Let’s focus on the digestive process. When we are hungry we make contact with our environment to satisfy this need. We ingest food to satisfy our hunger.
 
What happens next is quite fascinating. Our body takes what was not us (food), and makes it us (this is called assimilation). It separates what is nurturing from what is not. It does this by breaking down the food so we can digest it.
 
We start by biting and chewing our food, which is then moved into our digestive tract to be broken down for further digestion. Our bodies are able to separate what we need from what is unnecessary to us in the food. The food then moves into our intestines where the nutrients are absorbed, and finally the leftover waste is eliminated.
 
It seems strange to say it this way, but it fits: We take what we need and discard the rest.
 
When we absorb nutrients from the food we eat it, is no longer alien to us. It becomes us, and we are indistinguishable from the nutrient that has been absorbed into our bodies. If we eat something that is toxic, our bodies will forego the entire process and eject the toxins by inducing either vomiting or diarrhea—or both.
 
Our psychological imperative operates along the same parameters. We digest our experiences: we chew them up, digest them, and separate psychologically what can nurture us and then eliminate the rest.
 
When we work toward emotional sobriety, we begin to allow ourselves to re-experience the traumas, and we can begin to digest and resolve them. We will take what can help us grow from the experience and eliminate the rest. There is no easier, softer way. To reach optimal recovery, we have to re-experience the emotional situation and the feelings associated with it. It’s worth noting, this practice isn’t just beneficial to those of us that may identify as an addict or an alcoholic – everyone can benefit from processing trauma this way. With the guidance of a professional counselor or therapist, we can resolve our past trauma and emotionally straining experiences and ultimately learn to grow from them.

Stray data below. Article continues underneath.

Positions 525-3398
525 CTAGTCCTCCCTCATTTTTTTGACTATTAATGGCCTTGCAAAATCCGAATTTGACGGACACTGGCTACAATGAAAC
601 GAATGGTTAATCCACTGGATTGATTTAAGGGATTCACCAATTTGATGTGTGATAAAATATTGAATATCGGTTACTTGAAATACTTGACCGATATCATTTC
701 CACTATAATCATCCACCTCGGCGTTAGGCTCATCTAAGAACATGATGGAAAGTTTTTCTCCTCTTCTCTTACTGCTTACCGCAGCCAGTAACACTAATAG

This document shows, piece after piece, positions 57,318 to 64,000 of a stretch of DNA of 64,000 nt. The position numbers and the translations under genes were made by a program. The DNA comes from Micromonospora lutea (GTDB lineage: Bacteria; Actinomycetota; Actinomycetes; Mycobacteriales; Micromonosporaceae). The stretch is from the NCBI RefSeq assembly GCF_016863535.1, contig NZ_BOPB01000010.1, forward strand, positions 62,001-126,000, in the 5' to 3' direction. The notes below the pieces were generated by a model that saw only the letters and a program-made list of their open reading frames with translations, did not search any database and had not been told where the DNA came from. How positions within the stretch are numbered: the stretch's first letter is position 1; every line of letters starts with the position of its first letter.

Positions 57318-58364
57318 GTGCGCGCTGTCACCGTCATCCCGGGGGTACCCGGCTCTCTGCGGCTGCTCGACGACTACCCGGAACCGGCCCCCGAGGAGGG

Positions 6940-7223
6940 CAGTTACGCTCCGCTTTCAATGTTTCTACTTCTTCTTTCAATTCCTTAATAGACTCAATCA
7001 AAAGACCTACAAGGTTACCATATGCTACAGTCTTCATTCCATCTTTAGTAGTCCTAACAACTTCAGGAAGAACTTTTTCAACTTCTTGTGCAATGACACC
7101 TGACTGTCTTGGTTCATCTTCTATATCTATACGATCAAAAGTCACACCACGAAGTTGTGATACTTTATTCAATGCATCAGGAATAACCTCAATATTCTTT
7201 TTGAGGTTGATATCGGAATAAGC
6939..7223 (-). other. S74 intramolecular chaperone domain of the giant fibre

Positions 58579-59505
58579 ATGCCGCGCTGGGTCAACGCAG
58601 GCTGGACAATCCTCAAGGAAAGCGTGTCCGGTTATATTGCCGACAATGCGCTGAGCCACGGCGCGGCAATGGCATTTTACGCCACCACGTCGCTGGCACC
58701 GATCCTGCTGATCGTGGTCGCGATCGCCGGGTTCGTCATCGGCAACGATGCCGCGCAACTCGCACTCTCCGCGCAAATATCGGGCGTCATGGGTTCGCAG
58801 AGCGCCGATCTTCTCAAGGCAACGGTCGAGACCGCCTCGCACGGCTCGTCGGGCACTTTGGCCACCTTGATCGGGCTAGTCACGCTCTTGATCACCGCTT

In order to grow from a traumatic experience, we need to go back and relive those situations; feel those emotions. But this time, we take care of the unfinished business. We say what we didn’t dare say. We stand for ourselves as we wish we could have. If we need to, we shout, scream, cry, rage, and declare we will never forgive the person who violated us.
 
When an experience is really toxic, we may even need to vomit to rid of selves of the toxins. This is the process that will help us digest a traumatic experience. This is the process that will help us separate what will help us grow from what won’t. We strive to find the words that will best reflect what we needed to say but didn’t because we were frozen with fear and flooded with feelings.
 
The bottom line is that throughout our sobriety we need to trust ourselves—our organismic wisdom—that will move us toward resolutions and emotional sobriety. We are wired to complete unfinished business, to move toward wholeness.
 
We need to get out of our own way: to let go and let God. Doing this alone is not recommended. We need a guide. Many of us suffering from addiction or alcoholism can often start this process when attending rehab with a reputable treatment provider. After rehab, when we are desperately trying to avoid relapse, a good therapist can help us process our experiences and grow from them in our newly sober state.
 
Remember that addiction recovery is not just about sobriety, it is the discovery of new possibilities and a new identity beyond “alcoholic or addict”. This is what I try to facilitate in my clinical work and in my retreats. I hope you will join me.
 
The good news is that regardless of what caused so much pain in our lives prior to our sobriety—we can always grow from the experience.
 
Join us for an upcoming recovery retreat entitled Emotional Sobriety in Addiction Recovery, April 13-15, at the Dan Anderson Renewal Center in Center City, MN.

Who Is A Member Of Alcoholics Anonymous?  The origins of our Third Tradition By Bill W.

AA Grapevine 

November 2007

Who Is A Member Of Alcoholics Anonymous?
The origins of our Third Tradition By Bill W.

The first edition of the book Alcoholics Anonymous makes this brief statement about membership: “The only requirement for membership is an honest desire to stop drinking. We are not allied with any particular faith, sect or denomination, nor do we oppose anyone. We simply wish to be helpful to those who are afflicted.” This expressed our feeling as of 1939, the year our book was published.